Home Economy News Analysis-French budget squeeze has only just begun

Analysis-French budget squeeze has only just begun


Analysis-French budget squeeze has only just begun By Reuters

Breaking News



Published Mar 07, 2024 01:06AM ET
Updated Mar 07, 2024 01:11AM ET

© Reuters. Price tags are seen on fruits as a woman shops at a local market in Nice, France, April 26, 2023. REUTERS/Eric Gaillard/File photo

By Leigh Thomas

PARIS (Reuters) – France’s mid-February emergency budget cuts to keep its deficit-reduction plans on track are unlikely to be the last, leaving the government struggling to strike a balance between financial imperatives and political realities.

The timing for any more cuts could hardly be worse, with annual European Union budget-vetting, credit rating agency updates and EU parliamentary elections that the French far right is likely to do well in all due in the next three months.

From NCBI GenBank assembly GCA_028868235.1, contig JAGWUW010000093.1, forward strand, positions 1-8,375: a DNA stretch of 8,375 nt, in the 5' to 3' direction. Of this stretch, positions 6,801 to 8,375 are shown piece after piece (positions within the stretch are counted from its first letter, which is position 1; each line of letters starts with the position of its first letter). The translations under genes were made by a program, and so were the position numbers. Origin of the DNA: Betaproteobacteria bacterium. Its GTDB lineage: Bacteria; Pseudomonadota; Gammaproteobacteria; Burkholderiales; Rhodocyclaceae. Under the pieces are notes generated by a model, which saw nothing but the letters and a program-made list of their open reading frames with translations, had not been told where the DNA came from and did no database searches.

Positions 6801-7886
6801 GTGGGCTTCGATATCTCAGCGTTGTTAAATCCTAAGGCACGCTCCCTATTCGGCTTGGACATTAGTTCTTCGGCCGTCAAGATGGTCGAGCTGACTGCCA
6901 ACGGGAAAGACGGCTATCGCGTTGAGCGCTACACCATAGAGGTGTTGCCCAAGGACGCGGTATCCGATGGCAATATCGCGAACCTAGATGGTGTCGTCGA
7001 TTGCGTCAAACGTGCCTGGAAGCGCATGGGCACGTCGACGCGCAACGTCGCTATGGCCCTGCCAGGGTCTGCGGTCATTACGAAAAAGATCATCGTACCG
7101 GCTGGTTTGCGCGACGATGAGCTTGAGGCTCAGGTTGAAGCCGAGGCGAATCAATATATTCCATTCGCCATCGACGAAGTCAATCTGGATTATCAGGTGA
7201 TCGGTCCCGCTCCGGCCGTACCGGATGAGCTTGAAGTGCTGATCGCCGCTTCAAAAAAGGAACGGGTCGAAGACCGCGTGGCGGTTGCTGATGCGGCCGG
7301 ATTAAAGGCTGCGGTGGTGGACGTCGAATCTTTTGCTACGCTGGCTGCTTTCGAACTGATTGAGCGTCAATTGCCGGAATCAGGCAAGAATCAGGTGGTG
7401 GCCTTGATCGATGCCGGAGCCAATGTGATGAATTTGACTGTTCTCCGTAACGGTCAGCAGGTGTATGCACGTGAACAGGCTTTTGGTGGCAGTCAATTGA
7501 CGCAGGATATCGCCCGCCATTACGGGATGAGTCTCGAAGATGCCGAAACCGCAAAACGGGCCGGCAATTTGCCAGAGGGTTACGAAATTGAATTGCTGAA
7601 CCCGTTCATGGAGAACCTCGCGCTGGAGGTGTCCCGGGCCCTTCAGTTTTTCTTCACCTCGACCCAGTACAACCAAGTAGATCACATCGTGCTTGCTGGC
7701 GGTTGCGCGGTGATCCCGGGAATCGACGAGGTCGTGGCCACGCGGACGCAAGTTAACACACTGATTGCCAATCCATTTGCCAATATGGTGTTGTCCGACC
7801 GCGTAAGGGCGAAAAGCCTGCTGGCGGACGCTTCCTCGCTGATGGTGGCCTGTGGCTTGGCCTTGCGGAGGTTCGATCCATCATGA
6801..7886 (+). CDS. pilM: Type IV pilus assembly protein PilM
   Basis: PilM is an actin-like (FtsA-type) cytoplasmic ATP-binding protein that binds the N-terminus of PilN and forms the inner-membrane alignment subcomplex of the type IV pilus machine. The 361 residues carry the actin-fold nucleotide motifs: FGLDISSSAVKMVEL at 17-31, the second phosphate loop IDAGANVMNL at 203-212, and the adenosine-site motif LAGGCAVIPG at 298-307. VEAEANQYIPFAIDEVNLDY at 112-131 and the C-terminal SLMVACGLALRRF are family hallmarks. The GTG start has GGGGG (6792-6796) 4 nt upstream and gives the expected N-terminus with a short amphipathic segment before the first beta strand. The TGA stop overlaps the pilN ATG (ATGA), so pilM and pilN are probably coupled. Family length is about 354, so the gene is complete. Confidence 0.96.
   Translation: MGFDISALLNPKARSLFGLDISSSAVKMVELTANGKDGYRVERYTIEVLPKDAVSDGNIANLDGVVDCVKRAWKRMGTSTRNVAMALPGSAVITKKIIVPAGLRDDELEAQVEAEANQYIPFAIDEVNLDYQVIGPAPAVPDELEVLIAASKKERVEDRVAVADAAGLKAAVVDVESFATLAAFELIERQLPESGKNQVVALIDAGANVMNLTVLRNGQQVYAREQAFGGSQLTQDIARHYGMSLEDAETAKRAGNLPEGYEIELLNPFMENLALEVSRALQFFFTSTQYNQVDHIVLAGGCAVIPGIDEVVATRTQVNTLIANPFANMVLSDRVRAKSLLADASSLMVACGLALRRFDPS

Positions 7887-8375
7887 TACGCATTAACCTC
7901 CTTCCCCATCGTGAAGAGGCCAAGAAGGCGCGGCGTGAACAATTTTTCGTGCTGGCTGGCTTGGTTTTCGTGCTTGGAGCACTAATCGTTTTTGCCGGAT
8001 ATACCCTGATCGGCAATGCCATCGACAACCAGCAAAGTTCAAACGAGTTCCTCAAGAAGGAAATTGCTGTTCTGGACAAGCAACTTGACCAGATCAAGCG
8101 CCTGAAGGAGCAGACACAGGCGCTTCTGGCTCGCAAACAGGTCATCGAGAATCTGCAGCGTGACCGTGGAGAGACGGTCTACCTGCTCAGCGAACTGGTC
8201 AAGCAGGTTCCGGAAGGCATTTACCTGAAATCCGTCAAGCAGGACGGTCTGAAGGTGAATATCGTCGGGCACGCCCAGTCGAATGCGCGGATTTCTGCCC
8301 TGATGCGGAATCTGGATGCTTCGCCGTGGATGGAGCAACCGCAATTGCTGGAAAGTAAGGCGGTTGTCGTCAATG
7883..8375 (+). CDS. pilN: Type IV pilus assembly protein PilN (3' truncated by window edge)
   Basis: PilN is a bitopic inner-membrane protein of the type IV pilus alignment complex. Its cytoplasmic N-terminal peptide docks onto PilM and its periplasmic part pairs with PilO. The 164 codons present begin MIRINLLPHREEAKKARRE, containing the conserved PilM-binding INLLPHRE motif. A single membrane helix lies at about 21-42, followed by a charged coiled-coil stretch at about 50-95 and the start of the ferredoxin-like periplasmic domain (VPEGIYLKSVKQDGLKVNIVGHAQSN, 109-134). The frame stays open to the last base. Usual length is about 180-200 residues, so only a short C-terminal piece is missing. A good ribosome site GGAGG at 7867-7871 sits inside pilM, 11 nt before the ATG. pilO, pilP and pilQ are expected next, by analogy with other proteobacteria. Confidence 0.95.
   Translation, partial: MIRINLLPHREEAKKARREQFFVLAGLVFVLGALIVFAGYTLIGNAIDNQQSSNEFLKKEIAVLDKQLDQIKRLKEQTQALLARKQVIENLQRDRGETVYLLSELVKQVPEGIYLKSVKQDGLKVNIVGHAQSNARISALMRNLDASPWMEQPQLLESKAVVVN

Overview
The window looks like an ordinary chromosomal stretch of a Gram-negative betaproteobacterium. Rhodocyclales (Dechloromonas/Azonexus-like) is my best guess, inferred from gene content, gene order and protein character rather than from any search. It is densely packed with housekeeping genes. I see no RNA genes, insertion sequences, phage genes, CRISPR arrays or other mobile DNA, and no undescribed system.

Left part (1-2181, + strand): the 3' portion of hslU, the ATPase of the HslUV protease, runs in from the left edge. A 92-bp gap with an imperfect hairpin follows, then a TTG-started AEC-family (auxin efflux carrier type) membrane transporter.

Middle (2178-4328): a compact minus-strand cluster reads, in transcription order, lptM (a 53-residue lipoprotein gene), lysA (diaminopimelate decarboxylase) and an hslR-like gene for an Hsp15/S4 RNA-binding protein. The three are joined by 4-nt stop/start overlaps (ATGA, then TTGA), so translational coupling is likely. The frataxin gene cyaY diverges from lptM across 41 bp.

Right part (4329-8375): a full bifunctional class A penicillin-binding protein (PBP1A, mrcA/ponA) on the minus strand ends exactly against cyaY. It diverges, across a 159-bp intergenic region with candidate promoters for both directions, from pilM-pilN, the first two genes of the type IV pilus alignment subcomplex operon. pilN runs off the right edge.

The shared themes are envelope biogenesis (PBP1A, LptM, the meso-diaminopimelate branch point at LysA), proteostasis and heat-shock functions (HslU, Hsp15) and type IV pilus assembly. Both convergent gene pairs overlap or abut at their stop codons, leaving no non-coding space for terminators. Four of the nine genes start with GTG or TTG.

French Finance Minister Bruno Le Maire delivered bad news on Wednesday, saying last year’s public sector budget deficit would likely be worse than expected when the accounts are finalised.

That follows his announcement in mid-February – not even two months into the fiscal year – of 10 billion euros ($10.9 billion) of budget cuts needed to keep the government’s deficit-cutting plans on course in the face of weaker than expected growth.

“For a long time, public spending has been the solution to all of our problems. Now it risks becoming a problem for all of us,” Le Maire told the lower house of parliament’s finance committee on Wednesday.

“We need to take decisions to improve our public finances.”